In rural Jerauld County, South Dakota, there was not a single case of the coronavirus for more than two months, which spanned June through August. In the past two weeks, however, the number of new cases per person has risen to one of the highest in the nation.
“Suddenly it hit and exploded,” said Dr. Tom Dean, one of only three doctors working in the county.
As the bulk of the virus has moved to the upper Midwest and northern plains, focus has shifted to the severity of the outbreaks in rural communities. Doctors and health officials in small towns fear that infections could overwhelm communities with limited medical resources. And many say they are still encountering attitudes about wearing masks that have hardened politically and the misconception that rural areas are immune to widespread infections.
Dean began writing a column on the local weekly True Dakotan to offer his guidance. In the past few weeks, he has seen one in about 37 people in his county test positive for the virus.
It ripped through the Wessington Springs nursing home where both of his parents lived, killing his father. The parish’s six deaths may seem minimal compared to the thousands who died in cities, but they have led the county to a death rate of roughly 2,000 people roughly four times the statewide rate.
According to researchers at Johns Hopkins University, rural counties in Wisconsin, North Dakota, South Dakota and Montana are among the top cases per capita nationwide in the past two weeks. In total, the nation topped 8 million confirmed coronavirus cases in the university’s census on Friday. The real number of infections is believed to be much higher as many people have not been tested.
In counties with only a few thousand inhabitants, the number of cases per capita can increase even with a small outbreak – and the toll in close-knit cities near home.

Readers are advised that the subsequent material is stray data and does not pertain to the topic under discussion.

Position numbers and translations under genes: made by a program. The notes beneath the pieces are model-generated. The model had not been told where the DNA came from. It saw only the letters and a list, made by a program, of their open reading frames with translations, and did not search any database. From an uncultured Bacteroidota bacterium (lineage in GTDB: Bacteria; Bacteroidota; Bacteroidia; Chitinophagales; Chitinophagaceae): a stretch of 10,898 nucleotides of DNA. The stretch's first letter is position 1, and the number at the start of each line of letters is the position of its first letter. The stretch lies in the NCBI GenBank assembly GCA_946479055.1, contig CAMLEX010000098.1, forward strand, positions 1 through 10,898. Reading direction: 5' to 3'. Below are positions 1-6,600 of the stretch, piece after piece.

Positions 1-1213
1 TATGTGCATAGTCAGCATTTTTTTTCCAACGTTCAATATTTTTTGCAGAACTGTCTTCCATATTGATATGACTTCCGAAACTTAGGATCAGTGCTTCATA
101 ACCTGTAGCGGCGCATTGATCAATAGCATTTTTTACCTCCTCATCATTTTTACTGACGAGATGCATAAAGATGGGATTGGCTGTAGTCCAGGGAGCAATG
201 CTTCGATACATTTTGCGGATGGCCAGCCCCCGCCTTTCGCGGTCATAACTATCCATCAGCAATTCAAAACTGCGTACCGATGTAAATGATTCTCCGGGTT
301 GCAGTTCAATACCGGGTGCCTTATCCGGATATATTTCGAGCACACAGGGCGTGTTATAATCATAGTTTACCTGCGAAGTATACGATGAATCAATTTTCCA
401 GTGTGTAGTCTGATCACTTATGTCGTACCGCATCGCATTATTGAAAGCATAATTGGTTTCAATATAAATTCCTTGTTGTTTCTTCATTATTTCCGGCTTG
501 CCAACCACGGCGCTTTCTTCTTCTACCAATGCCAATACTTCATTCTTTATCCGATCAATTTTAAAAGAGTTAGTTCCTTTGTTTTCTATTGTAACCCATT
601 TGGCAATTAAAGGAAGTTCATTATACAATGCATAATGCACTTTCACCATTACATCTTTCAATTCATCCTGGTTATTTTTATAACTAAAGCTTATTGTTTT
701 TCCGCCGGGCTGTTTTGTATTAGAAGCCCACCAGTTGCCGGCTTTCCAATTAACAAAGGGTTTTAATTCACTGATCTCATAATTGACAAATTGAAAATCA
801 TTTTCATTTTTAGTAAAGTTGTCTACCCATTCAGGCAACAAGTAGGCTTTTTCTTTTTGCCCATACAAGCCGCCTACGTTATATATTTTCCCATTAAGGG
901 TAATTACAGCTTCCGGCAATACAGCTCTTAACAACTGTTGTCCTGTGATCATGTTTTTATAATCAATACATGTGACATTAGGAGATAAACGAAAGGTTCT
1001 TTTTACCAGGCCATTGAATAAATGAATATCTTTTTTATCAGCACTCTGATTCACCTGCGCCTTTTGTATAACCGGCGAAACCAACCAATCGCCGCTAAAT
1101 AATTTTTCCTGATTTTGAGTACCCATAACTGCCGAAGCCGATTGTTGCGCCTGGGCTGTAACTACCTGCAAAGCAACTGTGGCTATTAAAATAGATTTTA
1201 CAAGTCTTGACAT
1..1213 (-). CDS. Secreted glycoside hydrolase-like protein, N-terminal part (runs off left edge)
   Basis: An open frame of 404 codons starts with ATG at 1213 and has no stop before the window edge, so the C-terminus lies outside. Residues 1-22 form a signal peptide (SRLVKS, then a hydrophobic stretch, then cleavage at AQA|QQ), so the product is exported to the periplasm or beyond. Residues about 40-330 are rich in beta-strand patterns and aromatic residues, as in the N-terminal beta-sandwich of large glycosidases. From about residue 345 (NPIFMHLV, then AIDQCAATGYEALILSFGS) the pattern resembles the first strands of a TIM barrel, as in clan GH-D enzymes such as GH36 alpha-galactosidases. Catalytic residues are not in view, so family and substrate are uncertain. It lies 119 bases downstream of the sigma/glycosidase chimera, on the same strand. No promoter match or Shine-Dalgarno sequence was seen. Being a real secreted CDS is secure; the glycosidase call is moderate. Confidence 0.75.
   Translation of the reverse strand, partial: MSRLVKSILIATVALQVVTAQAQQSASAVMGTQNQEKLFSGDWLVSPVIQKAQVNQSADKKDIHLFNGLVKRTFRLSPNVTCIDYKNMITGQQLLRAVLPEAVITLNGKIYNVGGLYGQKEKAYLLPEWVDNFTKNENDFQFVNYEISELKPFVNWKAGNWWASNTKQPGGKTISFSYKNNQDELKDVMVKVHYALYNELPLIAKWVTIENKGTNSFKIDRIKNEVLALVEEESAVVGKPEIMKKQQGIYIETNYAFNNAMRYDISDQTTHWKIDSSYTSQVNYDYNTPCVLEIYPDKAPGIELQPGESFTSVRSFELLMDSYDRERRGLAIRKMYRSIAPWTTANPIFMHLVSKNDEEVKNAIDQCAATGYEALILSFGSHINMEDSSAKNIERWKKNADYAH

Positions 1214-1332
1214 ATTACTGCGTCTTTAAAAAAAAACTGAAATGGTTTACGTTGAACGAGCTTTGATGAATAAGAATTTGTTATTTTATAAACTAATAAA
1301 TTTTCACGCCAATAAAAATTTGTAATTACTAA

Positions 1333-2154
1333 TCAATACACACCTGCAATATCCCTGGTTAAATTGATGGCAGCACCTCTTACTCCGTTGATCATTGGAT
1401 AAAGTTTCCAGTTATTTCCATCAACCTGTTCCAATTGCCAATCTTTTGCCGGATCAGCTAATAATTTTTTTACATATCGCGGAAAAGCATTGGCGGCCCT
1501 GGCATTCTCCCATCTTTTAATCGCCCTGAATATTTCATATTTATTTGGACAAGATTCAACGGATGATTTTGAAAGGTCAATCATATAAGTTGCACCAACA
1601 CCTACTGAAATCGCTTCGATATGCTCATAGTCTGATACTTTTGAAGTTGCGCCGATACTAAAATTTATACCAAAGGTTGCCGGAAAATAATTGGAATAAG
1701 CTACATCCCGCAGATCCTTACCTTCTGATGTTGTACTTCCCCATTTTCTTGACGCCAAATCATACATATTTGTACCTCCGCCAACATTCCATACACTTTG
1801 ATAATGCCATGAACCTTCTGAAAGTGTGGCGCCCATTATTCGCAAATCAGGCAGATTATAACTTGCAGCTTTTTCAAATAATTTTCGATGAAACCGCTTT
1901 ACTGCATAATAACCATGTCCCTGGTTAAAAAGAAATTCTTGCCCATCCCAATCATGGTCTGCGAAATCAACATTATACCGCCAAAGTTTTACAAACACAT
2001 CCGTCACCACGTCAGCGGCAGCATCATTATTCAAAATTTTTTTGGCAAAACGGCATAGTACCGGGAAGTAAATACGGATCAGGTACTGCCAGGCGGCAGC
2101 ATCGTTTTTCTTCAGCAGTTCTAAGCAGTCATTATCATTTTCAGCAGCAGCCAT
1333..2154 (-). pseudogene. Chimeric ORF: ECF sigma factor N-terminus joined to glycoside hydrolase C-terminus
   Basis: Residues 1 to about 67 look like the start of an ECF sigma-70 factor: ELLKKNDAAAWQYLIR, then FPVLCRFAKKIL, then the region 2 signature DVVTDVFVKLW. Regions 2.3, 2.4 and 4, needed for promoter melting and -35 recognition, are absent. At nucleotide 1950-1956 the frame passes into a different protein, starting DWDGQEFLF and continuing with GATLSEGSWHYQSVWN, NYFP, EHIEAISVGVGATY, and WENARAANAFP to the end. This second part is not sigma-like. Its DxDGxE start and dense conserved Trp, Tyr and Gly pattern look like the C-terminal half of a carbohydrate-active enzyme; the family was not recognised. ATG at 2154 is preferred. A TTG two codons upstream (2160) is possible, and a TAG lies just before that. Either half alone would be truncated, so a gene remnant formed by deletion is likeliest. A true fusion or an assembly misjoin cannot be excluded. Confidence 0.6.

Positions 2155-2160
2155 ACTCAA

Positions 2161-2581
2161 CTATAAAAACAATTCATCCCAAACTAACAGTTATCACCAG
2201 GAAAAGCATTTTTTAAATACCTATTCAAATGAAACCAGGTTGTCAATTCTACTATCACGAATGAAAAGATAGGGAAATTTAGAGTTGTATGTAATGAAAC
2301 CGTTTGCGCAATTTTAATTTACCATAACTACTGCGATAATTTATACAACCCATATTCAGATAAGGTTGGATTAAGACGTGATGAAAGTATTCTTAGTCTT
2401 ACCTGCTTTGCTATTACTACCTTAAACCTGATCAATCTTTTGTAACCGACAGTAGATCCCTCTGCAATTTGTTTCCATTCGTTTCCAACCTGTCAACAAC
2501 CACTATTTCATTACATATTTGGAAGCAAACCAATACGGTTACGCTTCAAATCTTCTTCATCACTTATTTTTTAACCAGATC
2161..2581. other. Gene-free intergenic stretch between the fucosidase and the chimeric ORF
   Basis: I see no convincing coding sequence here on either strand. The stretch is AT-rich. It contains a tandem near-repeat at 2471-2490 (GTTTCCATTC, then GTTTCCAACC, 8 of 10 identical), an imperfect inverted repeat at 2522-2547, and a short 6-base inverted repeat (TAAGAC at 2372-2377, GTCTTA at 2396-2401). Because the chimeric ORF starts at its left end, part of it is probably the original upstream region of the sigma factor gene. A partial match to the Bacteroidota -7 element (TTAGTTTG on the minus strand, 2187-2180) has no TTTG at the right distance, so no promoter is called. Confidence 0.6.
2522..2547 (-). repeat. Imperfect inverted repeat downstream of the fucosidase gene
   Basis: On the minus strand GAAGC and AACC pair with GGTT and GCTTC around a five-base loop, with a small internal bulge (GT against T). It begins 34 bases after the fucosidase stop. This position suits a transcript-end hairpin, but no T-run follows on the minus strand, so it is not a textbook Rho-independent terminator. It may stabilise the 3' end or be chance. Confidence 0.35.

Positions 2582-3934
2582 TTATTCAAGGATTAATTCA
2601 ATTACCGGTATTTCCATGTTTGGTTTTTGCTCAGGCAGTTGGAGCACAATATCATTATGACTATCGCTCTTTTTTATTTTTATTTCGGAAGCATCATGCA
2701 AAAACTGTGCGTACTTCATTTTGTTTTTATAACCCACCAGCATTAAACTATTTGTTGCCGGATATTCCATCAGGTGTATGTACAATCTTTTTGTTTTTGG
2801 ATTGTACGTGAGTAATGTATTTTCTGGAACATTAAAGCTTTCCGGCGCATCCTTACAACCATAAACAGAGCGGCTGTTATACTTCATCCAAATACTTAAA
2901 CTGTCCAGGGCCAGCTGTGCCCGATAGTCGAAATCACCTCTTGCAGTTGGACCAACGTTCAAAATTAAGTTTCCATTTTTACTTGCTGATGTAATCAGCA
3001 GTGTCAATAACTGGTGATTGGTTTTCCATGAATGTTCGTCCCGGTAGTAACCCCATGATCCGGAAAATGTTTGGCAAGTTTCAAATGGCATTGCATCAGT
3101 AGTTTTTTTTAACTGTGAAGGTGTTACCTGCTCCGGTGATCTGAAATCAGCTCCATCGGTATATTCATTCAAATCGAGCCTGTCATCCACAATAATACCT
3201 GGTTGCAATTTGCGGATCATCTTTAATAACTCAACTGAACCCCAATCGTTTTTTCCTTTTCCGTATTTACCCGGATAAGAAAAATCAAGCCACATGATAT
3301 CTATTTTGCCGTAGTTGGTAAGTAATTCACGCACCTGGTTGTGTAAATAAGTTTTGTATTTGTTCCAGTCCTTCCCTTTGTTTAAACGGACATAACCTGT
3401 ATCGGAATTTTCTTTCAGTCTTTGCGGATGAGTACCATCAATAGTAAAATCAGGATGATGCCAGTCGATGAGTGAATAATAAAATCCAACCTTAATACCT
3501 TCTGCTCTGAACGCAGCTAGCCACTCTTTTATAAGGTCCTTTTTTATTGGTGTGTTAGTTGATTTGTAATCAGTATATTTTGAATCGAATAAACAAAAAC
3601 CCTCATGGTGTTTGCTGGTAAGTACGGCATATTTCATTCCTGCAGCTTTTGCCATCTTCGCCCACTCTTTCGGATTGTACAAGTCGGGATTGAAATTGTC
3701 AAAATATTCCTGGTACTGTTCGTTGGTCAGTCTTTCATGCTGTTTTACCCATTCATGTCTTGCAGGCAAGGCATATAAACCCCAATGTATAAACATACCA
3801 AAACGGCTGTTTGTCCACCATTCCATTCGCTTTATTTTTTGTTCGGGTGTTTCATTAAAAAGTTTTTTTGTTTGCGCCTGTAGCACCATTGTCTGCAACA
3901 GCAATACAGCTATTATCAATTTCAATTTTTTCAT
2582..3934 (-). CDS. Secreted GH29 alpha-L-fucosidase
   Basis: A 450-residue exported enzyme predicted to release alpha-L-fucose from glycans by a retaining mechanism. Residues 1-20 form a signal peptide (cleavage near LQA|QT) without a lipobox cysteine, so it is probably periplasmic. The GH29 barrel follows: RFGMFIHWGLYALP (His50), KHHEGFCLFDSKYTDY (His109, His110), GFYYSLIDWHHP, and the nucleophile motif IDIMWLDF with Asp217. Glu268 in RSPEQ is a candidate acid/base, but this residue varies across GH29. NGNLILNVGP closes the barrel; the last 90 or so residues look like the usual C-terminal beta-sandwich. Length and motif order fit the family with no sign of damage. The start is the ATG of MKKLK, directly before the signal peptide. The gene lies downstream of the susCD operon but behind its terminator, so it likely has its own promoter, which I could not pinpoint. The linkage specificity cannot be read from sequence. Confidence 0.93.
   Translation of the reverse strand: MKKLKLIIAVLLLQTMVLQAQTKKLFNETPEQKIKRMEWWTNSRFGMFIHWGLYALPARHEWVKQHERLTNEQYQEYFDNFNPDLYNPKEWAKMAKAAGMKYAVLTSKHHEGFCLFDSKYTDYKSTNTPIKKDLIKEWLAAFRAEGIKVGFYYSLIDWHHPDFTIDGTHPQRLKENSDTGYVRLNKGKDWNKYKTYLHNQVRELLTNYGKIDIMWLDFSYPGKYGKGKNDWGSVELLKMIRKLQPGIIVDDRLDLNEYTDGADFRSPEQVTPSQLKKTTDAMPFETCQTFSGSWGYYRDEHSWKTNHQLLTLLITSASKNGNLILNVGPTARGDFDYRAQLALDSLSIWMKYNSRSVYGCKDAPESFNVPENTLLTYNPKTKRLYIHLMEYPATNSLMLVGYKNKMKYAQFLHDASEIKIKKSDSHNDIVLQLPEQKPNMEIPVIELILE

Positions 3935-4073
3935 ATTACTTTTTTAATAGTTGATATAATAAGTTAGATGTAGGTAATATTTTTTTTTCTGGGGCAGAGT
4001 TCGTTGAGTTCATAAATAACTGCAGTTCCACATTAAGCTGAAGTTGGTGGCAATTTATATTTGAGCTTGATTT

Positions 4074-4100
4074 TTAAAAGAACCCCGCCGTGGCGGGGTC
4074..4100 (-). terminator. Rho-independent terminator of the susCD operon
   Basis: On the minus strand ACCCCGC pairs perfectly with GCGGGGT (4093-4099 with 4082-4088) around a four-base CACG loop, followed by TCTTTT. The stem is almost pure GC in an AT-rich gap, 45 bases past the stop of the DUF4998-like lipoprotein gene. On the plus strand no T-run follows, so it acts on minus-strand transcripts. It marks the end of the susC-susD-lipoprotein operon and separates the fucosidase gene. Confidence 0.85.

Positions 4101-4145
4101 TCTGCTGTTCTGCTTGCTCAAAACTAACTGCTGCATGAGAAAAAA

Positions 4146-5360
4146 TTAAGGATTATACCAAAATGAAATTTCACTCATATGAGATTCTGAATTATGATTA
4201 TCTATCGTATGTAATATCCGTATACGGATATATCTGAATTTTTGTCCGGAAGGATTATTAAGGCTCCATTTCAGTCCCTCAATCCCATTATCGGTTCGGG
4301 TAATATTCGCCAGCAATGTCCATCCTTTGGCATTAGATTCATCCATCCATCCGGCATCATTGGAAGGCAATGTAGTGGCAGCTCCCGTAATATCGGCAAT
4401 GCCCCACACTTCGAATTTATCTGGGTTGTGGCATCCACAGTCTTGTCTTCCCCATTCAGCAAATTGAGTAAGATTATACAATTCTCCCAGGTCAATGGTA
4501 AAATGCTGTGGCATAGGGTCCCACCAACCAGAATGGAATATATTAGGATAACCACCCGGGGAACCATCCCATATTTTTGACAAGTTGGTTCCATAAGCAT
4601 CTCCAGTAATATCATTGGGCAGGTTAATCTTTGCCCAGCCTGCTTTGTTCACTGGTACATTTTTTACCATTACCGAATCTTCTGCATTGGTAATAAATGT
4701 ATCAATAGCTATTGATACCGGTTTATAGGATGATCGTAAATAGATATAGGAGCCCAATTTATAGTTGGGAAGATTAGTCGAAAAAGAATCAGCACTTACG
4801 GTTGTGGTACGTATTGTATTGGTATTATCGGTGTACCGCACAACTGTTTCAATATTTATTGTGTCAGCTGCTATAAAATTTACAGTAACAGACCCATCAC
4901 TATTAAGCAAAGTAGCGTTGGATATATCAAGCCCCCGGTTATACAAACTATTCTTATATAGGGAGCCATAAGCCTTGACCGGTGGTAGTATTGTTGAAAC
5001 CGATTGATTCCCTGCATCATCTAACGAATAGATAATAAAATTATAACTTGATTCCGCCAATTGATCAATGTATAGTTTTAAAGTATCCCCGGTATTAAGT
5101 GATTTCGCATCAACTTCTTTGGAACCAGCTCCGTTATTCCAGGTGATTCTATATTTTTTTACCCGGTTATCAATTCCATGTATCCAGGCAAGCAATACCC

“One or two people with infections can have a really big impact when you have a grocery store or a gas station,” said Misty Rudebusch, medical director of a network of rural health clinics in South Dakota called Horizon Health Care. “There’s such a ripple effect.”
Wessington Springs is a hub for the generations of farmers and ranchers who work the surrounding land. The residents send their children to the same schoolhouse they attended and have received cultural offerings such as a Shakespeare garden and an opera house.
You trust Dean, who has been looking after everything from broken bones to high blood pressure for 42 years. Usually, when a patient needs a higher level of care, the GP will need a transfer to a hospital that is 209 kilometers away.
Hospitals in rural communities have trouble finding beds. A recent application for the transfer of a “not desperately ill but handsome” sick COVID-19 patient was denied for several days until the patient’s condition worsened, Dean said.
“We’re proud of what we got, but it was a struggle,” he said of the 16-bed hospital.
The outbreak that killed Dean’s father forced Wessington Springs’ only nursing home to make a nationwide request for nurses.